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Sickle cell advocate wins fight for high-dose opioids

Jeremy Lazarus | 7/8/2018, 12:31 p.m.
George H. Carter appears to have won his fight to ensure that people like himself who suffer from sickle cell ...
George H. Carter

Two women who testified before the Board of Medicine told of the problems they faced when they had to rush their children who have the disease to the hospital since the regulations went into effect.

They said doctors would limit the dosage of opioids that were delivered and point to the regulations as justification even when the children continued to scream in pain. “There was just no way to comfort them,” one mother testified. “Regulations should not get in the way of good care.”

Mr. Carter said his longtime physician, refusing to get entangled with the new regulations, referred him to another doctor to handle the prescription of pain medication. “He (my doctor) just didn’t want to deal with everything that now goes with prescribing opioids,” Mr. Carter said.

He said his experience has turned out to be all too common for sickle cell sufferers, who require chronic treatment of pain. Some need to take opioids on a daily or weekly basis because of their condition, he said, while others, like himself, who have fewer episodes, can deal with the pain mostly with less dangerous pain medications.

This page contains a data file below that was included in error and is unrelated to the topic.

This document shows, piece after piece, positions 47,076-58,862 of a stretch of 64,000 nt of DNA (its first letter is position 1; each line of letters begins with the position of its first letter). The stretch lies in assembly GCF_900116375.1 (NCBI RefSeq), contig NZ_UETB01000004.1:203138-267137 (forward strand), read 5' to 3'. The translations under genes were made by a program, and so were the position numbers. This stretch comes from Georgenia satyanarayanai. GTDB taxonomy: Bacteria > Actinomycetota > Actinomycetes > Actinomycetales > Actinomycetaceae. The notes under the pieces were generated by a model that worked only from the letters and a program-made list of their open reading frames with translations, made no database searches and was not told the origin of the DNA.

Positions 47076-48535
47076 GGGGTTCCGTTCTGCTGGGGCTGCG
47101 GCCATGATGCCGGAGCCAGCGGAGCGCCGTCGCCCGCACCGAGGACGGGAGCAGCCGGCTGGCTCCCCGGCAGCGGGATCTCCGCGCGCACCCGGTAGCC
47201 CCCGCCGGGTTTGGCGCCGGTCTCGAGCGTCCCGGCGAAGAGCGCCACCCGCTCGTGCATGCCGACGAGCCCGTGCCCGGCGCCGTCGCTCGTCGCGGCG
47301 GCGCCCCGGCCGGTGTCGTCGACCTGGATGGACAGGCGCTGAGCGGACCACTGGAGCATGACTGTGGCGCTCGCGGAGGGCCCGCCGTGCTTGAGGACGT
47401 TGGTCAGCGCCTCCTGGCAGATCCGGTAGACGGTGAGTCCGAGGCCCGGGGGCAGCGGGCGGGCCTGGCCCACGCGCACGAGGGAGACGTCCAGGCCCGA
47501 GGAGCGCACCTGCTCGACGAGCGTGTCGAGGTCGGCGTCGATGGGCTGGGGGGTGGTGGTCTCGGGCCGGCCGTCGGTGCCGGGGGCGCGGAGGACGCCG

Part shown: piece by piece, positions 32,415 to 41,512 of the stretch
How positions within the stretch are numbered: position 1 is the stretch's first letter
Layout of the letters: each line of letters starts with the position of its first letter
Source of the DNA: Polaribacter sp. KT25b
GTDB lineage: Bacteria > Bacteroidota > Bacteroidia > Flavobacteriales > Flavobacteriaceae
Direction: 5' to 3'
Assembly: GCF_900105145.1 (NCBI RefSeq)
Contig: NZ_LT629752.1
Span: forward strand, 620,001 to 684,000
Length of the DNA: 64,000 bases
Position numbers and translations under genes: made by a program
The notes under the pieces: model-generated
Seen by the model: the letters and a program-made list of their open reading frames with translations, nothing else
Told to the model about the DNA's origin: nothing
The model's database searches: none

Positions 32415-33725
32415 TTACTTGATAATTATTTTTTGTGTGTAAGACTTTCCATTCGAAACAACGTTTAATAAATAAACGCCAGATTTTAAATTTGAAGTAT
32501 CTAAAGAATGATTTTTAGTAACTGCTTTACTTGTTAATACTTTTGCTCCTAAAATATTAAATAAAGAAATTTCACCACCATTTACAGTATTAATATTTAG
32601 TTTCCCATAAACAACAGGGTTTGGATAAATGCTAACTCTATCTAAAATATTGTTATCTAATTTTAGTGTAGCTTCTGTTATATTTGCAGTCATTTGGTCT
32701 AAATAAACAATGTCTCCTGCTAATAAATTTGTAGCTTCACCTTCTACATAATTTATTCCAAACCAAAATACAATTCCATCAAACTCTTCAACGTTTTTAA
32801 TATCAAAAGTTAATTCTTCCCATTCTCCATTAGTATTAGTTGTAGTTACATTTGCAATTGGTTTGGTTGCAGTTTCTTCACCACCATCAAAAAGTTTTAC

“We are not talking about people getting addicted,” he said. He said there is little evidence that people with sickle cell who take opioids during a pain crisis become addicts.

“I don’t take them unless I need them,’ he said, and “that’s true of others.”

Wally Smith, M.D., a professor of sickle cell disease at Virginia Commonwealth University, agrees that exempting sickle cell patients from opioid restrictions is the right thing to do.

He has treated thousands of sickle cell patients over the years, often with opioids. 

“Contrary to popular belief, most patients with sickle cell disease who are on opioid painkillers don’t become addicts,” he said. “It is these patients who are hurt by the well-meaning war on opioids.”

Dr. Smith noted that the estimated prevalence of opioid addiction in the sickle cell population is about 10 percent or about the same level as the average opioid addiction rate among most chronic pain sufferers in the United States. 

Nevertheless, physicians fear that being blamed for opioid addiction and overdoses has led a growing number of doctors to withhold these powerful drugs from sickle cell patients. Dr. Smith has a special term for it: Opio-phobia.

“There was physician opio-phobia before the current opioid epidemic,” he said. “The current epidemic has hyped that to new levels.”

The regulatory change could help prevent people with the disease from facing cutoffs from the medication that is effective against severe sickle cell pain, he said.

It could also keep some patients from ending up in emergency rooms when they are having a severe pain crisis, Dr. Smith said, and from being stigmatized as engaging in drug-seeking behaviors.

“Long-term therapy with opioids can be safe and effective for sickle cell pain,” Dr. Smith said, adding that the regulatory change recognizes that.